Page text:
Everything you need to know about Wanna cry ransomware
One of the largest cyberattacks ever is currently eating the web, hitting PCs in countries and businesses around the world.
You’ve heard the phrase “the road to Hell is paved with good intentions,” right?
Well, a vulnerability first uncovered by the National Security Agency and then released by hackers on the internet is now being used in one of the most prolific cyberattacks ever around the globe.
It’s called WannaCry, and it’s brought computer systems from Russia to China to the UK and the US to their knees, locking people out of their data and demanding they pay a ransom or lose everything. So far, more than 200,000 computers in 150 countries have been affected, with victims including hospitals, banks, telecommunications companies and warehouses.
Here’s everything you could want to know about WannaCry.
What is WannaCry?
It’s the name for a prolific hacking attack known as “ransomware,” that holds your computer hostage until you pay a ransom.
The way it works is that once it infects a computer, it encrypts — or basically scrambles — all the data. Then the program puts up a screen demanding you pay money to get access back. Typically the price increases over time until the end of a countdown, when the files are destroyed.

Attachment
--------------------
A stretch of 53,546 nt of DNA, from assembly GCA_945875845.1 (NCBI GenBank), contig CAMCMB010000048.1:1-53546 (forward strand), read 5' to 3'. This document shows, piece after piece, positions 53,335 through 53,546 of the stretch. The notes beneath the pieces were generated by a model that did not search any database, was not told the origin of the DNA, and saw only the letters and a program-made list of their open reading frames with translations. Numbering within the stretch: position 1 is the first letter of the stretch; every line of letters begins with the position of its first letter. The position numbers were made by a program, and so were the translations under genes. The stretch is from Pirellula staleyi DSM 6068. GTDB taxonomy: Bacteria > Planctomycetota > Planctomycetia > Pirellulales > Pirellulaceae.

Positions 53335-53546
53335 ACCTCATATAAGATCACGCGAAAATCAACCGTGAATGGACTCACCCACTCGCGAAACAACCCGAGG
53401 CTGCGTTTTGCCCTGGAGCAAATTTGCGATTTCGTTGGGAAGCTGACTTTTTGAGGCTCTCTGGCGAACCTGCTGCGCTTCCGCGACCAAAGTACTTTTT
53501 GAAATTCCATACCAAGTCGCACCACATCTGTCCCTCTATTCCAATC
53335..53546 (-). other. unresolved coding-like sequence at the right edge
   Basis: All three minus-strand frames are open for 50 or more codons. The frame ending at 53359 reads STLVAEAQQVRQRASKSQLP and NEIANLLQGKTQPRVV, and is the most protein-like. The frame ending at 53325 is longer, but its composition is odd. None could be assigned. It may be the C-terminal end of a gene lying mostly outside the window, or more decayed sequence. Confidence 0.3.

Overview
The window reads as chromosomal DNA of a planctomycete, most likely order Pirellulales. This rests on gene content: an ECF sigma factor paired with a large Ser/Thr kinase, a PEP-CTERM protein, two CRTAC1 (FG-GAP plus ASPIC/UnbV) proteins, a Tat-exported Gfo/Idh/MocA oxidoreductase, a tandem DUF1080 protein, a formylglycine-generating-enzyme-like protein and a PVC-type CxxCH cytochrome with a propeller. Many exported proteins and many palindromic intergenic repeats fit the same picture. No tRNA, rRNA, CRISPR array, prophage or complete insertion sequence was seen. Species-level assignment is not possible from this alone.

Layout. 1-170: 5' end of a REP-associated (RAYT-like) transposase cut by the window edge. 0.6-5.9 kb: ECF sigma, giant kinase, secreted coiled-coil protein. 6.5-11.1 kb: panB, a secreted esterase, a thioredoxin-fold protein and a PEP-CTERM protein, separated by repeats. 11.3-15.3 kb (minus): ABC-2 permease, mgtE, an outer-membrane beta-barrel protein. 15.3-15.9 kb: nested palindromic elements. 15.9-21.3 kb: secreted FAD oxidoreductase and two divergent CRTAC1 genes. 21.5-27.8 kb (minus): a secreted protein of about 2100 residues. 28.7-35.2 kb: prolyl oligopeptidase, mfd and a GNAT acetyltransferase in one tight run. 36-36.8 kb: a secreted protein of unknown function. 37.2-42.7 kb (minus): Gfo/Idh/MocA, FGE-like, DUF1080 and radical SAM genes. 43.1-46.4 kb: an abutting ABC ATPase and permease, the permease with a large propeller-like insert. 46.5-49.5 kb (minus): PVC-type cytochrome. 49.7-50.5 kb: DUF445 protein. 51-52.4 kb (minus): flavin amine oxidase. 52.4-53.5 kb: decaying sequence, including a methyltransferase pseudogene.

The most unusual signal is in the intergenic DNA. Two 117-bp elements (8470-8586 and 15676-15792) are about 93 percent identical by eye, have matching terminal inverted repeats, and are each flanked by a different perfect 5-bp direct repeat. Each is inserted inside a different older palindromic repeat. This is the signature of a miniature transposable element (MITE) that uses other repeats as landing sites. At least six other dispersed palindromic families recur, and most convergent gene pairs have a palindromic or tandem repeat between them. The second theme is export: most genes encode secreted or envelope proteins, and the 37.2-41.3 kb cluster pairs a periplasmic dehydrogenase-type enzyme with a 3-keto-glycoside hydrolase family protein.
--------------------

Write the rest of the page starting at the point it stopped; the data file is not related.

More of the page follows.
We first heard about WannaCry last week from the UK’s health service, which appeared to be one of the first major computer systems affected by the hack. It’s also called WannaCrypt.
You can follow who’s affected by watching this live tracking map created by MalwareTech.
Why do hackers do this?
The same reason you get telemarketing calls and junk email: It’s effective.
Security company Symantec says that ransomware attacks alone jumped by more than one-third to over 483,800 incidents in 2016. And that’s just the ones they tracked.
How do I protect my machine?
If you’re running a Windows-powered PC, make sure all your software is up to date. In addition, as always, do not open suspicious emails, click on links you don’t know or open any files you weren’t expecting.
What do I do if my computer is infected?
You’re out of luck. So far there doesn’t appear to be a way to fix WannaCry.
Shortly after WannaCry began to spread, a security researcher accidentally found a kill switch that appeared to stop WannaCry in its tracks. But hackers have since made a fix, and this time there doesn’t appear to be any way to stop it. It also has a new name Uiwix, according to researchers at Heimdal Security.
Great, so I have to pay these monsters to get my computer back?
There is currently no way to fix a computer that’s infected by WannaCry. But at the same time, paying them isn’t your best bet, since you are basically giving money to criminals.
The hackers typically demand about $300 in payment via bitcoin, an untraceable digital currency often used on shadowy parts of the internet. If that ransom isn’t paid in 72 hours, the price could double. And after a few days, the files are permanently locked.